After 315 days, Jon Rahm is officially back in the winner’s circle. Held without a trophy since the US Open in Torrey Pines last June, the former world No. 1 will consider his victory at the Mexican Open as a possible springboard for the coming summer filled with major championships.
It wasn’t pretty at times, as Rahm squandered many chances, but the accomplishment of the win is encouraging nonetheless. The Spaniard understands the importance of winning, and despite coming on this week as a heavy favorite, the fact that he lived up to those expectations says it all.
Winning on the PGA Tour is tough – just ask Cameron Tringale – but winning when everyone in the golfing world expects you to is nearly impossible. Tiger Woods was the best to ever do that, and while I’m sure I’m not comparing the two, going wire to wire without his best stuff makes Rahm’s seventh PGA Tour title all the more impressive.
Make no mistake, there are still flaws in the current state of Rahm’s game. His short game can get away from him, his temper can get hot, and because of that the 27-year-old couldn’t separate himself from the pitch when the opportunity presented itself on Sunday. Let me remind you: we’re talking about Kurt Kitayama and Brandon Wu, not Scottie Scheffler or Collin Morikawa or Patrick Cantlay.
While such a performance doesn’t translate to the elevation of the Wanamaker Trophy in two weeks to the PGA Championship, it is a step in the right direction. The major season is all about peaking – you hear players talking about it till they gag – and most of the time we assume they mean physically, perfecting various aspects of their games or practicing specific shots needed. for a major championship test.
Rahm has a long way to go in terms of sharpness with his short game, but between the ears he may be closer than he looks. The past 11 months have been incredibly frustrating for Rahm, and over time we’ve seen him wear down.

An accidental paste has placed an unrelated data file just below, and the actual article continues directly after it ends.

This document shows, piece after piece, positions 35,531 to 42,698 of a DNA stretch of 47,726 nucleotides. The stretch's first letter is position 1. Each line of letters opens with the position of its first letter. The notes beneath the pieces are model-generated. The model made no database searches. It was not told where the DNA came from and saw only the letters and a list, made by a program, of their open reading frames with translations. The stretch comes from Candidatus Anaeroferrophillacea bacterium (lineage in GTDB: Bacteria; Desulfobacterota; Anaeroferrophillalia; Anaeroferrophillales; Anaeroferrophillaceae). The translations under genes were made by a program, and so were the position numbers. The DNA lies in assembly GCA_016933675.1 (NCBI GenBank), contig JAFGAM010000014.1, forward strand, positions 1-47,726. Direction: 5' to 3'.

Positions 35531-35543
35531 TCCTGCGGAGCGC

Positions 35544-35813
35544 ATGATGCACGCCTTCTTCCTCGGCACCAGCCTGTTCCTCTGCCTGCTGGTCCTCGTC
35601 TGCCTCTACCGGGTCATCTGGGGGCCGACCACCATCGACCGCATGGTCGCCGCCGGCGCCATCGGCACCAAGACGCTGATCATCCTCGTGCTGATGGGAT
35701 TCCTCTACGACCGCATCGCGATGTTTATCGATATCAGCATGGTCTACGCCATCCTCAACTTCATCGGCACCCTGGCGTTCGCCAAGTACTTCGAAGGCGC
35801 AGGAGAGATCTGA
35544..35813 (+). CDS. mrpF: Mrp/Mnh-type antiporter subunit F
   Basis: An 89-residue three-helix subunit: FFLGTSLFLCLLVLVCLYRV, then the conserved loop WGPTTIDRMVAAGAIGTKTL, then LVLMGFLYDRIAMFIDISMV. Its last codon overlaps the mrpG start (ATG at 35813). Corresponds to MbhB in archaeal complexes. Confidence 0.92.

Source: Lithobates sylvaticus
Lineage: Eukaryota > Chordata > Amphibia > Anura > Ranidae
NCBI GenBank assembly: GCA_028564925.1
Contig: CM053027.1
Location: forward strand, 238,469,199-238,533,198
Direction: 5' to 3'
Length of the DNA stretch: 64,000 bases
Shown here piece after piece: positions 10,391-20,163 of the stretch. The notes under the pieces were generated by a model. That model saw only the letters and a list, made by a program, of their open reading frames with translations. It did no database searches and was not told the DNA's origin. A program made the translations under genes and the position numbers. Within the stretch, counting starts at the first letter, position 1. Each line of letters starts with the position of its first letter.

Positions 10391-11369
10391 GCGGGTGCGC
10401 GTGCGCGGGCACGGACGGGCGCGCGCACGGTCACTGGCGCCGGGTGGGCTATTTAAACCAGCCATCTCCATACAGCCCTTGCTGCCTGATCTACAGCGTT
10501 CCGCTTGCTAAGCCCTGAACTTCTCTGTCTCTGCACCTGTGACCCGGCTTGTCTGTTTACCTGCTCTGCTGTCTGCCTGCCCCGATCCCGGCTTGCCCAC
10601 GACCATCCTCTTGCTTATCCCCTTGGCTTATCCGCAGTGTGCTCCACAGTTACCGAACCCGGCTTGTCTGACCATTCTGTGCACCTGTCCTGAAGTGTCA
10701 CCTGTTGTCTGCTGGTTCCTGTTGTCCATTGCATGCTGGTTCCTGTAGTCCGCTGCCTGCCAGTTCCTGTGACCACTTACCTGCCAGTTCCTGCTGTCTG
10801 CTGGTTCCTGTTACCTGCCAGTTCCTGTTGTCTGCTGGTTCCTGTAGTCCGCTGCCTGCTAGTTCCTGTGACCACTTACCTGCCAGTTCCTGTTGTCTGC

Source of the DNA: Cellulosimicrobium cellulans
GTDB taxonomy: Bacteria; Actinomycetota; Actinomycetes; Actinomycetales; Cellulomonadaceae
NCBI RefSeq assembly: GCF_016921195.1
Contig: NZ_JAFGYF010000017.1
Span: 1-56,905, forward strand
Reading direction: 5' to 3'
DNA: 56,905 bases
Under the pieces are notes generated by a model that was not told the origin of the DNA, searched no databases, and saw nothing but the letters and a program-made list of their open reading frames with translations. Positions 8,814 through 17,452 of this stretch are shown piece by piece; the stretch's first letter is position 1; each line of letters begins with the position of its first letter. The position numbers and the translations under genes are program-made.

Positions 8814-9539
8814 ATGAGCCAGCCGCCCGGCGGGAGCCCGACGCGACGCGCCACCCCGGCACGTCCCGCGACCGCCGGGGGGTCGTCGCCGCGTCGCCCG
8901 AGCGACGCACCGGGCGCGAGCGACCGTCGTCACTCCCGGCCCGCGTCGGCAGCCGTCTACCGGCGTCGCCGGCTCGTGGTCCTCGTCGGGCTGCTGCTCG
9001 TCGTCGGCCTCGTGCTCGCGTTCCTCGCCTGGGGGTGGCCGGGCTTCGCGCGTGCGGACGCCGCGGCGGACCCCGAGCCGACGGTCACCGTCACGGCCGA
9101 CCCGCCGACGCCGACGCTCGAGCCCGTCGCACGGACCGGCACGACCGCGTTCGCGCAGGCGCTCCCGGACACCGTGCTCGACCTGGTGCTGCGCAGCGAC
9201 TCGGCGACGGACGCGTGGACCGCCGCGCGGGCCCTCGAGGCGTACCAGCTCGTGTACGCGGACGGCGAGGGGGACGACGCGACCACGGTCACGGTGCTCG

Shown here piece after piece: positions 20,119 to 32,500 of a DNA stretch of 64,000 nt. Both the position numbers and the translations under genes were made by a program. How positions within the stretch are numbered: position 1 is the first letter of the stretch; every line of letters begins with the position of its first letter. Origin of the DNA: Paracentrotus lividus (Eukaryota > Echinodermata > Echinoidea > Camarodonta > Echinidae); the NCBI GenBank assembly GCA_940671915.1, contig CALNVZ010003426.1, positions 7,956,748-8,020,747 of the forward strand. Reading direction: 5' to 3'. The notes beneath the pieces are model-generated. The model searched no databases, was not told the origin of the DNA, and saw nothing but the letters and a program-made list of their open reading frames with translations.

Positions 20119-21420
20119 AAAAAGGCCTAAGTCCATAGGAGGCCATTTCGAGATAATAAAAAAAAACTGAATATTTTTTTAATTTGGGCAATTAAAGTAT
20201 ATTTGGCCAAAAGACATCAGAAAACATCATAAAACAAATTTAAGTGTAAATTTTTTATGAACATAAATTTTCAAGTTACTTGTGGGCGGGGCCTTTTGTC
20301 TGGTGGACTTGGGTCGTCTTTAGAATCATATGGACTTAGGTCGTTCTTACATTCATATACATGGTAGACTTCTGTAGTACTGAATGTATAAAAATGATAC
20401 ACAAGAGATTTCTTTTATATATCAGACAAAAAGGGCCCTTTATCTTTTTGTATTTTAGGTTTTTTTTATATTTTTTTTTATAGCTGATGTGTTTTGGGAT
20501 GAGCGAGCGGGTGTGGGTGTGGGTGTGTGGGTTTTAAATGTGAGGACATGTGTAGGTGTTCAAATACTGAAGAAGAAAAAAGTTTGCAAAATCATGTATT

From his comments to The American Express to his answering questions about his putting issues, a weight has now been lifted from his shoulders. A fully-synced Rahm has always been a dangerous prospect for competition, but we’ve rarely seen him comfortable. And if he’s truly shed the baggage of the past year, he becomes all the more deadly as he approaches the meat of the PGA Tour schedule. Rating: A-
Here are the rest of our notes for the Mexico Open 2022.
T2. Tony Finau: It was a story of two halves for Finau, as he failed to find a level of comfort on the greens in the first two rounds. Bleeding more than five shots on the ground with the putter through his first 36 holes, it was heartening to see the two-time winner hold his head high and steady the ship with the putter over the weekend. Leading the field in strokes gained from tee to green, he gave Rahm something to think about with a charge late on Sunday before finishing in a tie for 2nd place. Finau’s last round of 8 under 63 gave him his first top 10 since winning Liberty National as he struggled mightily in 2022. Scheduled to play next week in the nation’s capital, TPC Potomac won’t may not be conducive to Finau’s play, but he makes an intriguing option at 35-1 for the PGA Championship. Rating: A-
T42. Patrick Red: The former Masters champion has now earned tee shots in back-to-back starts for the first time since last summer. Reed fans should be cautiously optimistic because his magic around the green can still propel him into the race. That’s what we saw the first two days in Mexico, and even though he played his last 36 holes in 3 and lost the final rhythm, his name was on the leaderboard this weekend. That hasn’t been the case for the nine-time PGA Tour winner in 2022, and could signal a slow but steady return to relevance. Category B-
T42. Abraham Ancher: He said he was “100%” earlier in the week, but I admit I was skeptical. The world No. 20 seemed slow around Vidanta at times, but the length of the golf course was always going to pose problems for a player like Ancer. Making the cut on numbers, he was unable to gain momentum and eventually finished tied for 42nd, sharing low Mexican honors with Alvaro Ortiz. It was a rather unremarkable result, but Ancer should have their ears awake for the Wells Fargo Championship at TPC Potomac. A place where precision is rewarded, the 31-year-old finished tied for 4th in the 2018 Quicken Loans National and should have a realistic chance of picking up his second PGA Tour victory. Grade: C+